Too much tertiary education... Former performer/wrestler, teacher, scientist; Published author & Father... Want to be a writer if I grow up...
Published July 13th 2020
Bad guys can get it done
When it comes to story-telling, what pop culture has given us, more than anything else, is the concept of "Happily Ever After", or at least "Happy For Now" as the ending for our tales. This has even meant that old stories are re-written to fit this trope. Look at the classic tale of 'The Little Mermaid' where the titular mermaid had her tongue ripped out, her tail sliced painfully in two to form legs, and she ended up alone and dead. Even HC Anderson softened the story by making a potion change her, adding a sort of happy in death ending and adding Christian motifs. But compare that to the Disney version with its happy ending, distinct bad guy and everything turning out hunky and/or dory… Totally different.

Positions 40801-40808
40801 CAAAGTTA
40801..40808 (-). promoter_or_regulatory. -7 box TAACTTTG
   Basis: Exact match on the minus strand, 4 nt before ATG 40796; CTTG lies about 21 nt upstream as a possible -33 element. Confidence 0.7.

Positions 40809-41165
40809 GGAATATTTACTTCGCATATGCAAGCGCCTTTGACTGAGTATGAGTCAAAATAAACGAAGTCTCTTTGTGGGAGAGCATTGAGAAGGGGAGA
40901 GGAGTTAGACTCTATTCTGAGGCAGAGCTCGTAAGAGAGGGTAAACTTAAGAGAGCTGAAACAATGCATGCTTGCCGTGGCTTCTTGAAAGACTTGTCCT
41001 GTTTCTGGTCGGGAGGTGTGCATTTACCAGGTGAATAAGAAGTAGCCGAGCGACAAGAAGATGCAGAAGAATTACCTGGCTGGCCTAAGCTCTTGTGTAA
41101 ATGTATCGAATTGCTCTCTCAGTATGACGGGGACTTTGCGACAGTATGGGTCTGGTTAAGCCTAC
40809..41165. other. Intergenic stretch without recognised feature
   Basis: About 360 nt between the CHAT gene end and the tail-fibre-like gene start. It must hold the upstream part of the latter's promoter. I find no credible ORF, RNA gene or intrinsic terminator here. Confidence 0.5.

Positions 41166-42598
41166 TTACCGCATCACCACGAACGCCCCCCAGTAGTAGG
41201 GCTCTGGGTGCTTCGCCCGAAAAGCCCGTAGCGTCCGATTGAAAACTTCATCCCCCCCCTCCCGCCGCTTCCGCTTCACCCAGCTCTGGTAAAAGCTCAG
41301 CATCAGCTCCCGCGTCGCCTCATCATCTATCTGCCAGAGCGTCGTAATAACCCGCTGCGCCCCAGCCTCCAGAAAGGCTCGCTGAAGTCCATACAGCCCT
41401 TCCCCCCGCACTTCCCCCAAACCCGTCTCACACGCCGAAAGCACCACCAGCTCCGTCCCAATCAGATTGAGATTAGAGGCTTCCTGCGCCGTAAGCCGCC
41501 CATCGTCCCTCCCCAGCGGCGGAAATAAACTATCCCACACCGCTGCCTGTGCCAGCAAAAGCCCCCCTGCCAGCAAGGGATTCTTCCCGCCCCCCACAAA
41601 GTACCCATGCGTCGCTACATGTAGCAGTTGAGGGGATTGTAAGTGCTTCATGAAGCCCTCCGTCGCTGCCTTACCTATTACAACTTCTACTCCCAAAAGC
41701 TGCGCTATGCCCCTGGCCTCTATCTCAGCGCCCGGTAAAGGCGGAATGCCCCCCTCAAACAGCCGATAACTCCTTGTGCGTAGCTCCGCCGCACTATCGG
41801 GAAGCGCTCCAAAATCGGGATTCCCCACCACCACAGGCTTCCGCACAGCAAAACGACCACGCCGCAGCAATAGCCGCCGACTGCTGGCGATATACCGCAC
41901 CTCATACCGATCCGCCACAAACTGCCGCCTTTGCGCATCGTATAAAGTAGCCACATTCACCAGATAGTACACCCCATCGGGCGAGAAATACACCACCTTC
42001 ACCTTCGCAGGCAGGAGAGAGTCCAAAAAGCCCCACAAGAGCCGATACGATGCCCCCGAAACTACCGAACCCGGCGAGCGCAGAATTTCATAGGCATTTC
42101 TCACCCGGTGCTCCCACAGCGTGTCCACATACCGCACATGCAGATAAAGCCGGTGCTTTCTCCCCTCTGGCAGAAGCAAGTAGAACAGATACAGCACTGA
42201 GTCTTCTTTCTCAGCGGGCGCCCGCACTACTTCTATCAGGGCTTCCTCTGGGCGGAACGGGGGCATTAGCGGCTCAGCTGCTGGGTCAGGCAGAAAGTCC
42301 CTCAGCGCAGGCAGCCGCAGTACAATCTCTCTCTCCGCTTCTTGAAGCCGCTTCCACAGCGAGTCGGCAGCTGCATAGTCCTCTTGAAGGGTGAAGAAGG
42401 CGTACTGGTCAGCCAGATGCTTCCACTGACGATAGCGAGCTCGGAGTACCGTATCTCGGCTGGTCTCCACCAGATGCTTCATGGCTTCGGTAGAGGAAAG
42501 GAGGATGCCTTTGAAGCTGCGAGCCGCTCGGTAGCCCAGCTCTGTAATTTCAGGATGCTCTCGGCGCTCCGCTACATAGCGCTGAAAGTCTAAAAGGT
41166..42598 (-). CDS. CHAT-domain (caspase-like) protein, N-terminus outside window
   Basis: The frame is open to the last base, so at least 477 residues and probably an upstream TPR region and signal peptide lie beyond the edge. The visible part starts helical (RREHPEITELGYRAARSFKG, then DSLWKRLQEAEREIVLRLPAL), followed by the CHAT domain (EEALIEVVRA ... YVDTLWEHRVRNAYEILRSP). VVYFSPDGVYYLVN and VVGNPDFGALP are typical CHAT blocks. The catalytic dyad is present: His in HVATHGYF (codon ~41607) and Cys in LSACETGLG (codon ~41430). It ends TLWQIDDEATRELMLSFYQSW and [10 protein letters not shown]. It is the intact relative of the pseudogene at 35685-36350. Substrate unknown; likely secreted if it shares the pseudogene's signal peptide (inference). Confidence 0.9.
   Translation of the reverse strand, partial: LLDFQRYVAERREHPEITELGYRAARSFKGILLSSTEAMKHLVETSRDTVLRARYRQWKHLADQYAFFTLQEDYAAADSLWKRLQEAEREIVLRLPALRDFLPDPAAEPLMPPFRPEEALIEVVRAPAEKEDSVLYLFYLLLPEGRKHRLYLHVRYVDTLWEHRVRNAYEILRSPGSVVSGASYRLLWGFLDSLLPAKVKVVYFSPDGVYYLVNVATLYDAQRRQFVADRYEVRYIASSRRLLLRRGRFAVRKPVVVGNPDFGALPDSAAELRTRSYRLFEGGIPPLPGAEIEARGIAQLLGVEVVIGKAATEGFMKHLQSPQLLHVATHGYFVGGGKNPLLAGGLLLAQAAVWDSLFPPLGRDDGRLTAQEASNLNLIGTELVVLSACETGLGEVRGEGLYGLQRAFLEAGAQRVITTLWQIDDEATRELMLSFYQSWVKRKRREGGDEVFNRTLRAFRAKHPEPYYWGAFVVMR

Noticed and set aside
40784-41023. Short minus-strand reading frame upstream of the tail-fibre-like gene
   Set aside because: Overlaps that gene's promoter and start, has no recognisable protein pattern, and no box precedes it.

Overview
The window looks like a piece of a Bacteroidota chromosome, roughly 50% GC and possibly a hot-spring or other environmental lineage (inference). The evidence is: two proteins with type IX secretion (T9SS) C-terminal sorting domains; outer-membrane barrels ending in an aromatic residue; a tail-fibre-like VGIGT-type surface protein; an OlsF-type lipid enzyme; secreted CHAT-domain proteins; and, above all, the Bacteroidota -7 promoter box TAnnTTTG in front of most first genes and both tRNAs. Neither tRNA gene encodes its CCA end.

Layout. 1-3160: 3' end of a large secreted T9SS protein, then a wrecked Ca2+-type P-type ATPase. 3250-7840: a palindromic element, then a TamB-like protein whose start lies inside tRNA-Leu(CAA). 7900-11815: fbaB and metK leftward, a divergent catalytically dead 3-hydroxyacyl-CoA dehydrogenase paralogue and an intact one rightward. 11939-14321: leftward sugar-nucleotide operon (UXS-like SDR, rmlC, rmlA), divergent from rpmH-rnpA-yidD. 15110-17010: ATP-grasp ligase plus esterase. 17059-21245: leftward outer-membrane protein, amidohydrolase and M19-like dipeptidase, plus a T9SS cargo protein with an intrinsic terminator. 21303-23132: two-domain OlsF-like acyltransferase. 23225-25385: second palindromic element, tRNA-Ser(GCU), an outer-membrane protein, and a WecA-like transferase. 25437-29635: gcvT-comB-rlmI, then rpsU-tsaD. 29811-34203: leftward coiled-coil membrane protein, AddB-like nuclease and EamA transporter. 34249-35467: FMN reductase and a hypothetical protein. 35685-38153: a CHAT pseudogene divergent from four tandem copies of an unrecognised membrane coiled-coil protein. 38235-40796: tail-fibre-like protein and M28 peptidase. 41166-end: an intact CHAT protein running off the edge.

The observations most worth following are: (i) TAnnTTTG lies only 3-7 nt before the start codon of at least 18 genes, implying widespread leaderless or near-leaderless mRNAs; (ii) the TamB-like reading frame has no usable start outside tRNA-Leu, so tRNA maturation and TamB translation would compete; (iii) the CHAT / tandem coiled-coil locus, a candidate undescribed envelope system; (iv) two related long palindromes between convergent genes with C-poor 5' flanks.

However, there are still times when creative types allow the bad guy to win. This was curtailed somewhat by the Hayes Code in the USA which demanded popular culture to reflect what the government of the time decided was "good", lasting from the 1920s to the 1960s. It took a long time for the world of pop culture to get over this and realise that not everything is going to come up roses for their characters. So here are a few examples of times when the bad guy won.
Randy Savage - still the best winning bad guy in the business.
Now, why this column now? It came about because of a discussion I had with a few writers about how in the real-world bad guys win or get away with things, which is the opposite of most pop culture story-telling. I had a huge political screed written here, but that's not the point of this. This is pop culture sometimes reflecting a little too closely reality.
Now, I have decided to limit myself to stuff released since 1985, to try to make it at least a little modern (the date reflects the date of birth of person I was discussing this with). This does, therefore, exclude the all-time bad guy winning film – Chinatown. I am excluding remakes, films or TV shows based on books written before 1980, and no middle chapters of trilogies (like Empire Strikes Back) where the good guys go on to win at the end of chapter 3, or prequels leading to other films where the good guys end up winning (like Star Wars Episode III: Revenge Of The Sith).